Bloomberg reporter: Economists say potential recession wouldn't be as bad as 2008 crash

Bloomberg News's chief Washington correspondent said Tuesday that top economic experts have predicted that a potential recession brought on by global fears of a coronavirus outbreak would not be as damaging for the U.S. as was the 2008 economic crash.

In an interview on Hill.TV's "Rising," show, Kevin Cirilli said that "top economists" whom he had spoken to in recent days expect any economic impact from the coronavirus's arrival in the U.S. to be less impactful than 2008's economic turmoil.

"I spoke with two top economists yesterday on the street...and what they said was, 'Look. If there is a recession, it's not gonna be as bad as 2008," Cirilli said.

"They feel that now, with stress tests in place...if you look at the economic fundamentals around the world, that they're able to contain this," he added.

Cirilli pointed to Saudi Arabia's ongoing feud with Russia over oil prices as one area for economic concern: "I've got my eye on Russia and the Saudi's because that's gotta play out, and it's divorced from the coronavirus."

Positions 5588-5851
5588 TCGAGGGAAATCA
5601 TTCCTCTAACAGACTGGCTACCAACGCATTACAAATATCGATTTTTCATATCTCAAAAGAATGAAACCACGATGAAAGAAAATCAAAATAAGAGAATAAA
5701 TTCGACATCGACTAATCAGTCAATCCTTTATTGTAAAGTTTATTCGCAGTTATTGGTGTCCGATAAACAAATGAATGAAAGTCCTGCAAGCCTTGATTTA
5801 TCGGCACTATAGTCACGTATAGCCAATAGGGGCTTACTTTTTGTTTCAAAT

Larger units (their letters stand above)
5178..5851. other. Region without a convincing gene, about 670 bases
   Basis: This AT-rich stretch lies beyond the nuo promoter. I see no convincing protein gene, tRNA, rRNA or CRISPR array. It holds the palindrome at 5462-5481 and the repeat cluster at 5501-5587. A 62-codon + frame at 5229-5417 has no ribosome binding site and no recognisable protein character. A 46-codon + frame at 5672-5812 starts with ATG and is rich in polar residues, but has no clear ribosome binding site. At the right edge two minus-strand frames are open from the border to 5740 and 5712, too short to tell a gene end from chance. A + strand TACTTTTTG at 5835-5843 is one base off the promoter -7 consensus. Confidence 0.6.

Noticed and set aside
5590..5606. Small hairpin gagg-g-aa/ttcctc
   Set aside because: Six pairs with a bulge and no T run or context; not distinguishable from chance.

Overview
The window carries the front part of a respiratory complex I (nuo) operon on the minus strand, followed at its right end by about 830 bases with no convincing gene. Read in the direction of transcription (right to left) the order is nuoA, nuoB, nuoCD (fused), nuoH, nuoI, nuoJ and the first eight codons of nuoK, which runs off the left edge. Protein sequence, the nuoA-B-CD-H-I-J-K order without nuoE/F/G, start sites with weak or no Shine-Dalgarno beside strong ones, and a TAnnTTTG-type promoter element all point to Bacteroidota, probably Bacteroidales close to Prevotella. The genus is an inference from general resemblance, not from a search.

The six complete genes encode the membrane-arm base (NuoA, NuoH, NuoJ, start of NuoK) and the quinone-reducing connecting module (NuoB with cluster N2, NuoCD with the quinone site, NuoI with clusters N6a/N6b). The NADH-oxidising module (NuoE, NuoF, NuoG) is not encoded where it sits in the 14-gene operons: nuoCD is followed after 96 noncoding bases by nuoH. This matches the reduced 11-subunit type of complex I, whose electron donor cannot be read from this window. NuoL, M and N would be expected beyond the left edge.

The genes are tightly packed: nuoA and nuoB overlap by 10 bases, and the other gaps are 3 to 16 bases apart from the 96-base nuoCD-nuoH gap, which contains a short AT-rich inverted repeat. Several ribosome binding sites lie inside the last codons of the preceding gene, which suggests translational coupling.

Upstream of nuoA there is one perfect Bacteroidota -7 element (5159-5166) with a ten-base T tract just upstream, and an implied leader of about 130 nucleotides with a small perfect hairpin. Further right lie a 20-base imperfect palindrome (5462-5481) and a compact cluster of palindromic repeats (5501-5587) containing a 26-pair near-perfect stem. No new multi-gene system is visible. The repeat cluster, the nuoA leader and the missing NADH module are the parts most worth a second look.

Saudi Arabia and Russia have been engaged in a price war over oil for days after Russia refused a request from OPEC to cut production in the face of decreased demand for oil that experts say is due to the coronavirus outbreak.

Cirilli's comments come as economist Richard Wolff predicted on "Rising" earlier this year that the U.S. could face a recession by 2021 at the latest.

“Wherever capitalism has settled in the 300 years that this system has dominated the world, in every country, in every region here’s the pattern: Every four to seven years, there’s an economic downturn,” Wolff told Hill.TV in January.

“Based on that — and if you remember that the last big downturn that we had was in 2008 — well then we are overdue,” he added.